It was about this time, as I was sitting on my couch, watching this scene unfold before me, that my finally shut my mouth from gaping in surprise, and I broke into a wide, satisfied grin. My shock had turned to glee; this was going to be one hell of a movie.
And so it was. For those of you following the chase-a-flying-sword-through-the-air-on-t
But the goodness doesn't stop there, my friends. I'm pleased to report that the mastermind behind the tournament was played by none other than the King of the B-Movies himself, Eric Roberts. I had no idea about this casting choice going into the viewing of this movie, and so seeing Roberts show up was an, extra-special treat for me. What was really great about Roberts' appearance in this film was that, to me, anyway, it sort of sealed the deal as a movie that didn't take itself seriously, so that made it perfectly fine for you, the audience, not to take it seriously, either. I mean, let's face it: if this movie was serious, Eric Roberts would have been David Carradine. For real -- they would have been completely interchangeable in this role. But David Carradine is David Carradine, and Eric Roberts is Eric Roberts, know what I'm sayin'? So, yeah...Eric Roberts.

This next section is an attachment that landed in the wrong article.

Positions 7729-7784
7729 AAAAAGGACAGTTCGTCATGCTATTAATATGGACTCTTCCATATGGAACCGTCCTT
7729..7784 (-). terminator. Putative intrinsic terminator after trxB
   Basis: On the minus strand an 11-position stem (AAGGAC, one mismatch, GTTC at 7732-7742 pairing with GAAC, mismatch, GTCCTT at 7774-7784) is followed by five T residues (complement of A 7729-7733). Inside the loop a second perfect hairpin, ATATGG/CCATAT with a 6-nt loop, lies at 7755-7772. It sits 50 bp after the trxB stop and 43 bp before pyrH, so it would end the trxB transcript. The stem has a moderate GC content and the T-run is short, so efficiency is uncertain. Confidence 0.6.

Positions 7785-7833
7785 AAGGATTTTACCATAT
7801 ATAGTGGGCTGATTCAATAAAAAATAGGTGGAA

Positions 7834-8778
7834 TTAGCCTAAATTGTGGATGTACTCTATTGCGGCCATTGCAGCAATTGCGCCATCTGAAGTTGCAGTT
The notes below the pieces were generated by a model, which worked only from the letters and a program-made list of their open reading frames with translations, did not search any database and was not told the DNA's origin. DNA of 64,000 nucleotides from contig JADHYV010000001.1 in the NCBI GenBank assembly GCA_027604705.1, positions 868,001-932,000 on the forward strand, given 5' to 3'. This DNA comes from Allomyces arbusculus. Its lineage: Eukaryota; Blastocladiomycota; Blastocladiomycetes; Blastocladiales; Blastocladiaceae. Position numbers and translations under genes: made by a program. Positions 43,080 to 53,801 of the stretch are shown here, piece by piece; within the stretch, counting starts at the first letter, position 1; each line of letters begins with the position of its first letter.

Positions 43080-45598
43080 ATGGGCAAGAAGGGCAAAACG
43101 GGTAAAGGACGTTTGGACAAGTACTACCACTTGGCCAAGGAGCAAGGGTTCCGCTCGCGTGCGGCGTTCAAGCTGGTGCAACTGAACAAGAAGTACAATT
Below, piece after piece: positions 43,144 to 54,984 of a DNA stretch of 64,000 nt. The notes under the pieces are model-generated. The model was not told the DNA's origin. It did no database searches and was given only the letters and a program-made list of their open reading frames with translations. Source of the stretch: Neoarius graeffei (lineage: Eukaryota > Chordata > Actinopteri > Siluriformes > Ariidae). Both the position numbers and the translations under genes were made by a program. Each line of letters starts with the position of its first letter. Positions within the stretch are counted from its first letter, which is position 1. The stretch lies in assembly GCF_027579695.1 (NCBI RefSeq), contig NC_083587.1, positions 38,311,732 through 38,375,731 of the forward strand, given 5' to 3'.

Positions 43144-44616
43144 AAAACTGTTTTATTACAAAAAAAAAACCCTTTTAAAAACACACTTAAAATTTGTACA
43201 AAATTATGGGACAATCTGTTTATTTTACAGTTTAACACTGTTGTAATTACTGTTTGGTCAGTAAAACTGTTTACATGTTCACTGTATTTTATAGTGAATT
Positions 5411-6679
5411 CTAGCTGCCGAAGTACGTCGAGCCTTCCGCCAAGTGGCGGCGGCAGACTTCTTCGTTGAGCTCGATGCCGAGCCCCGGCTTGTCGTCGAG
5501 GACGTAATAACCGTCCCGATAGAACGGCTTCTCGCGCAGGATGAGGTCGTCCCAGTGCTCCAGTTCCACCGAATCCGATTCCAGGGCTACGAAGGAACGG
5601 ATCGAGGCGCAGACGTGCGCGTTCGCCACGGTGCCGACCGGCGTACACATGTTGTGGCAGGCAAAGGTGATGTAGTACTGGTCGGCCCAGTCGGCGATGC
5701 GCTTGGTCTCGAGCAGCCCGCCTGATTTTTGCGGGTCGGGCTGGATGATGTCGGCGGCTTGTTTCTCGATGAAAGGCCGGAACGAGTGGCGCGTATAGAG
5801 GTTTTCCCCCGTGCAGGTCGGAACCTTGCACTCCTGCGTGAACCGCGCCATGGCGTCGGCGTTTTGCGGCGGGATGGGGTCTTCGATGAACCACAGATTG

Also awesome: Kasumi's brother Hayate. Sure, he's a super-cool ninja fighter and head of his clan. But anybody can do that. This guy fights people with acupuncture needles. You really don't see enough of that in American films, my friends. I mean...you've got Kiss of the Dragon, but that's about it. (And I know there are some Kiss of the Dragon fans out there in my readership, but I'm sorry, guys...I just couldn't get into it. Jet Li just hasn't done that well for me in his American films.)